For generations, the heart of South Berwick Village has been Central Square at Main and Portland Streets, a place often just called “the Corner,” where three ancient roads converged from north, south, and east. By 1805, when the “highway” was straightened and widened, the village had a commercial center, with some shops and farms dating much earlier.
A library has existed in South Berwick for almost 200 years—but not always as the free public library we know today. A “social library” was formed before 1818 by 31 local families who each purchased a share in the library and contributed $1 a year toward the cost of books. The library was open Saturday afternoons and numbered about 250 books—mostly sermons, essays, biographies, poetry, and history, but no children’s books!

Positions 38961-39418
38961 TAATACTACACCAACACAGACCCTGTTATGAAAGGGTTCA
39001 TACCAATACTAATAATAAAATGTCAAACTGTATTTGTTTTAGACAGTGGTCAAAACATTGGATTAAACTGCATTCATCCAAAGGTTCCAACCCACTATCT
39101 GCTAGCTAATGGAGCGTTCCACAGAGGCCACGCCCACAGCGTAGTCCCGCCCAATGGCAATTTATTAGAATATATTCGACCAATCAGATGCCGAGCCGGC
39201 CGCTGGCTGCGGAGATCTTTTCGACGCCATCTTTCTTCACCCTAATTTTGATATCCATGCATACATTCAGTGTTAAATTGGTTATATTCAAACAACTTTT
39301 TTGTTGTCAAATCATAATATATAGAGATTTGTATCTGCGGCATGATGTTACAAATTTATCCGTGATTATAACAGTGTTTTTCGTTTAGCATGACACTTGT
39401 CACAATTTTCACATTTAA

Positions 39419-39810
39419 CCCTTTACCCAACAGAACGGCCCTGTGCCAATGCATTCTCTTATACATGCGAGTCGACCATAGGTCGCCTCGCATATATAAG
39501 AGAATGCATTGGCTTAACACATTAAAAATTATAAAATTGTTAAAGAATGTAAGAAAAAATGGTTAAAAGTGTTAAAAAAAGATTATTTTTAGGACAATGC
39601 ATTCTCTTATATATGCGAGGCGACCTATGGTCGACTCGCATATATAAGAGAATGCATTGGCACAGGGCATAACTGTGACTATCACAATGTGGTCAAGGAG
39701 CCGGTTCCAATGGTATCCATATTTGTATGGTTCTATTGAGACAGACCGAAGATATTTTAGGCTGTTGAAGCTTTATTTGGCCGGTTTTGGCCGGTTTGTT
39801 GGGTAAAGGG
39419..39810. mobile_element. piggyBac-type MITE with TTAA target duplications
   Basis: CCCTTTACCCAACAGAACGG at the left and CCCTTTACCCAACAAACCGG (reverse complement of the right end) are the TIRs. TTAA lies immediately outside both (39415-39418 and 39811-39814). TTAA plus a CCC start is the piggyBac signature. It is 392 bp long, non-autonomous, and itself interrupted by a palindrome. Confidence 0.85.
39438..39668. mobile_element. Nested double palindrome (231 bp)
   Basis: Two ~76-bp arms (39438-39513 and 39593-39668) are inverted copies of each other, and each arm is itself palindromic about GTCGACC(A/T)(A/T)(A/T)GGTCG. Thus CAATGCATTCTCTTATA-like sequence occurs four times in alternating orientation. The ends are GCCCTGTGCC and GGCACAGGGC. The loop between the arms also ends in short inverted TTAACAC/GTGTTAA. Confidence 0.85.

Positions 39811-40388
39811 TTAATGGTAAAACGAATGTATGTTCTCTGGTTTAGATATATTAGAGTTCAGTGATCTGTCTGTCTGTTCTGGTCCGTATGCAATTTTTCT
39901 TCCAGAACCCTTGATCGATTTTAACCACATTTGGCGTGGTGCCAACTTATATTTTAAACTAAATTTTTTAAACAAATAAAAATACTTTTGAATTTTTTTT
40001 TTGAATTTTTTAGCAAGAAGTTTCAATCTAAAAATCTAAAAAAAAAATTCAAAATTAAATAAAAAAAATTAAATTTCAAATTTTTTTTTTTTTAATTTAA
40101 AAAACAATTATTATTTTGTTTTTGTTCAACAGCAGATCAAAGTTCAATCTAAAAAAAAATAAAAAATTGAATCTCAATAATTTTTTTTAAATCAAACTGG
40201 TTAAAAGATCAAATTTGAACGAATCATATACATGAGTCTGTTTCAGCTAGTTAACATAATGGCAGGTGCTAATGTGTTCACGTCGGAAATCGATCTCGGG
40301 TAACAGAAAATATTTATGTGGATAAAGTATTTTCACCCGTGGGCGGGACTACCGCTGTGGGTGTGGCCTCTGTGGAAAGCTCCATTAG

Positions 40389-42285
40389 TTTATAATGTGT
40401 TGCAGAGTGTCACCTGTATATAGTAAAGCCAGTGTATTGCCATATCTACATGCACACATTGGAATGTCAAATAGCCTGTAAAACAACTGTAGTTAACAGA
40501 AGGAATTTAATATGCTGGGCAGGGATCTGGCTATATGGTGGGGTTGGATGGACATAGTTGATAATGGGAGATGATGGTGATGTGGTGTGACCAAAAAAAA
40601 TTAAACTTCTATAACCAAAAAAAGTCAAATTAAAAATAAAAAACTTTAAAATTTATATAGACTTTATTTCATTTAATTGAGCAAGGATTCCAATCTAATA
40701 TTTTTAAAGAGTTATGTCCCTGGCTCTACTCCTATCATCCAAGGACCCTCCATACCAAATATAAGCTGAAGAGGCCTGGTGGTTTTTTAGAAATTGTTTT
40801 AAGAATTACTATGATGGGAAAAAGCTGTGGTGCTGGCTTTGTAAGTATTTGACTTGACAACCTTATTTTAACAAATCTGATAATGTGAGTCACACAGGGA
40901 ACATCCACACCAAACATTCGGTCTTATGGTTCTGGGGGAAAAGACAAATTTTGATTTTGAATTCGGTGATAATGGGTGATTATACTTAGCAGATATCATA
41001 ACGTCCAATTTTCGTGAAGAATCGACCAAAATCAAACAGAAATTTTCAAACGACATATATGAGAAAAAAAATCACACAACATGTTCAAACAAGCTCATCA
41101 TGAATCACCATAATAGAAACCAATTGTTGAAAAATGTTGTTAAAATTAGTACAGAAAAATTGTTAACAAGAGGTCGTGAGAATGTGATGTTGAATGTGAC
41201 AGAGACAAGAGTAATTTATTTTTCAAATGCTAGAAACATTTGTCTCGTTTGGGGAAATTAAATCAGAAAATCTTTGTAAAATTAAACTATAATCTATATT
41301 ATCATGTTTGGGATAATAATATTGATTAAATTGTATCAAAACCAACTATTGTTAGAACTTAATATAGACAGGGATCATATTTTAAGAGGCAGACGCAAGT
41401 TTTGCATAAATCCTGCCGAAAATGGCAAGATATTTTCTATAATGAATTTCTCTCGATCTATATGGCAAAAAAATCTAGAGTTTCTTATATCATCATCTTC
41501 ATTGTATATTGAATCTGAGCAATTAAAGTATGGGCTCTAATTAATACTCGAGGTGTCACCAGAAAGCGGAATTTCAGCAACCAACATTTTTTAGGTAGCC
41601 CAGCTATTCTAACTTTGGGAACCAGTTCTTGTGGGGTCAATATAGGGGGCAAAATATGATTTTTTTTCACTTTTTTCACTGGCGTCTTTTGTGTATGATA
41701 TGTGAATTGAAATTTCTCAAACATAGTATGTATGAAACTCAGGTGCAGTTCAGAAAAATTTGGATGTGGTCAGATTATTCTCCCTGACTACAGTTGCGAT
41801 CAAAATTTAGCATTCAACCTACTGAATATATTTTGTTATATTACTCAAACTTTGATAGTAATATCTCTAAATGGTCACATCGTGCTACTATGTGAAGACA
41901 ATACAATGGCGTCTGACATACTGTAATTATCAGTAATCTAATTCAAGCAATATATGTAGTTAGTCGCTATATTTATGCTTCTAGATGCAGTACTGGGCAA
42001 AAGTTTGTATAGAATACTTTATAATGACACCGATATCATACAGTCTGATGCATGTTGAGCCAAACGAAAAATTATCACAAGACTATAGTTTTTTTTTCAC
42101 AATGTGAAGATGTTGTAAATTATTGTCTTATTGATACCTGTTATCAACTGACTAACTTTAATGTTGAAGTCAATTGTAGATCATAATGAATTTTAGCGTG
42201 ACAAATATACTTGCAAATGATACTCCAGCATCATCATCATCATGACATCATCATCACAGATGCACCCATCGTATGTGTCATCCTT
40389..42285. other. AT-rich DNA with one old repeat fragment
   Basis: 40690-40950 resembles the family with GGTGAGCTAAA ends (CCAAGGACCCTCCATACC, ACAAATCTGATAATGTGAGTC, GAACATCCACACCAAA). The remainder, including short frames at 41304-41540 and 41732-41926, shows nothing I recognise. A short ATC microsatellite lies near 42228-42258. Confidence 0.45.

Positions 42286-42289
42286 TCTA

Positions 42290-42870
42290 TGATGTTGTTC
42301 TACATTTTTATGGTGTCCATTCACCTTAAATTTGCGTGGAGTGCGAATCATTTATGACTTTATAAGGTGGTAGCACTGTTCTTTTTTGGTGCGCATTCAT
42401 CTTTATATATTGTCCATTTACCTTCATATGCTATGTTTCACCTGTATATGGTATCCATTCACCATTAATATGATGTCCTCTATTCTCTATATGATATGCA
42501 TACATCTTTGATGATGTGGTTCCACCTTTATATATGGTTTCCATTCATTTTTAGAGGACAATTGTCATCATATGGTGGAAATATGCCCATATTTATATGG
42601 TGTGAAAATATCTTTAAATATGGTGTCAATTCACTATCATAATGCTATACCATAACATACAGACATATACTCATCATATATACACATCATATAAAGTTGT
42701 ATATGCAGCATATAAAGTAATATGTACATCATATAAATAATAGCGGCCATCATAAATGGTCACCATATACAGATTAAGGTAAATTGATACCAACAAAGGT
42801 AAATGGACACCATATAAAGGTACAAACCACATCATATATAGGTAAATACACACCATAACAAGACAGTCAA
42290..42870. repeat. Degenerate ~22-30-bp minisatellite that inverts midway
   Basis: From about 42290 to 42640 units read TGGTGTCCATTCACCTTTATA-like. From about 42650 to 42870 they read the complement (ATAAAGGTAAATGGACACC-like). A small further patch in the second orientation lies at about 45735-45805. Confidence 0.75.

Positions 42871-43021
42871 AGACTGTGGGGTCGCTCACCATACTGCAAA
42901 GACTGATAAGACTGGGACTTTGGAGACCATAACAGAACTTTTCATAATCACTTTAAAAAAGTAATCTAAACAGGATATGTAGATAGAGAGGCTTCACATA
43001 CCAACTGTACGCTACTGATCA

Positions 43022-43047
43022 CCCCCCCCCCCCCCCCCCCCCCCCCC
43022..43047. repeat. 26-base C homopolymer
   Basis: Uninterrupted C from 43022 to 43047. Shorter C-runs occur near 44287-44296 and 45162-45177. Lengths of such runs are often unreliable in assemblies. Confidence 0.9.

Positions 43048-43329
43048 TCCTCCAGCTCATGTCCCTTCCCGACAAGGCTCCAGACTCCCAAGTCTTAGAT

The house at the corner of Main and Young Streets where Rebecca Young lived for 50 years.
Rebecca Young was a close, lifelong friend of Sarah and Mary Jewett. She was born October 31, 1847, two years before Sarah and about four months after Mary. The Young house stood across Main Street from the Jewett property, where Sarah, Mary, and their younger sister, Carrie, were all raised in the 1850s.
With their awnings and granite hitching posts, the shops of the new business block opened to great fanfare in 1871, on the site where a dozen businesses and homes were destroyed in a fire the summer before. In newspaper ads, the connected row of new stores advertised products “such as to make the mouth water and the eyes glitter,” including tin stoves and leather boots, cornmeal and fine jewelry, ladies’ hats and croup syrup.